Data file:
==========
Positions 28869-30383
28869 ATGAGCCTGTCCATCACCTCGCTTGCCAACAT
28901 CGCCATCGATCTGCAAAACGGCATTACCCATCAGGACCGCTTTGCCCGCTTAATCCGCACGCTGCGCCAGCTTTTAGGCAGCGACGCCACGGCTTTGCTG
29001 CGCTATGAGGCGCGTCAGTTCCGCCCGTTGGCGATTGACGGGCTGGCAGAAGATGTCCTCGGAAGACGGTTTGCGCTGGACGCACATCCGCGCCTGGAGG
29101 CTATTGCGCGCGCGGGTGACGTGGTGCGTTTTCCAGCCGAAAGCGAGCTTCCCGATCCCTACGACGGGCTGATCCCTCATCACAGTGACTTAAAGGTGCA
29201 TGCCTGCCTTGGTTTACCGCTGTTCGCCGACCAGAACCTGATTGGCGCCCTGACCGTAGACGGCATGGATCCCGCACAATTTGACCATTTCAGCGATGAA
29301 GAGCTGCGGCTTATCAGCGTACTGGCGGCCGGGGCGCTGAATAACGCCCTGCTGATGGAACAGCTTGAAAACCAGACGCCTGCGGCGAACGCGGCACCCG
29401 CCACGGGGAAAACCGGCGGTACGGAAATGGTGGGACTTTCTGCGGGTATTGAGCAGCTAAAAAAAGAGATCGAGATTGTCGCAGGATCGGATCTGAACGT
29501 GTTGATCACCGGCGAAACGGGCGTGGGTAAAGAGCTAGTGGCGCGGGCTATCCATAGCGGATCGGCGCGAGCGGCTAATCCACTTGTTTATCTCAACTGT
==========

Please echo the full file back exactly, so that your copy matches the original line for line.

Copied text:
Positions 28869-30383
28869 ATGAGCCTGTCCATCACCTCGCTTGCCAACAT
28901 CGCCATCGATCTGCAAAACGGCATTACCCATCAGGACCGCTTTGCCCGCTTAATCCGCACGCTGCGCCAGCTTTTAGGCAGCGACGCCACGGCTTTGCTG
29001 CGCTATGAGGCGCGTCAGTTCCGCCCGTTGGCGATTGACGGGCTGGCAGAAGATGTCCTCGGAAGACGGTTTGCGCTGGACGCACATCCGCGCCTGGAGG
29101 CTATTGCGCGCGCGGGTGACGTGGTGCGTTTTCCAGCCGAAAGCGAGCTTCCCGATCCCTACGACGGGCTGATCCCTCATCACAGTGACTTAAAGGTGCA
29201 TGCCTGCCTTGGTTTACCGCTGTTCGCCGACCAGAACCTGATTGGCGCCCTGACCGTAGACGGCATGGATCCCGCACAATTTGACCATTTCAGCGATGAA
29301 GAGCTGCGGCTTATCAGCGTACTGGCGGCCGGGGCGCTGAATAACGCCCTGCTGATGGAACAGCTTGAAAACCAGACGCCTGCGGCGAACGCGGCACCCG
29401 CCACGGGGAAAACCGGCGGTACGGAAATGGTGGGACTTTCTGCGGGTATTGAGCAGCTAAAAAAAGAGATCGAGATTGTCGCAGGATCGGATCTGAACGT
29501 GTTGATCACCGGCGAAACGGGCGTGGGTAAAGAGCTAGTGGCGCGGGCTATCCATAGCGGATCGGCGCGAGCGGCTAATCCACTTGTTTATCTCAACTGT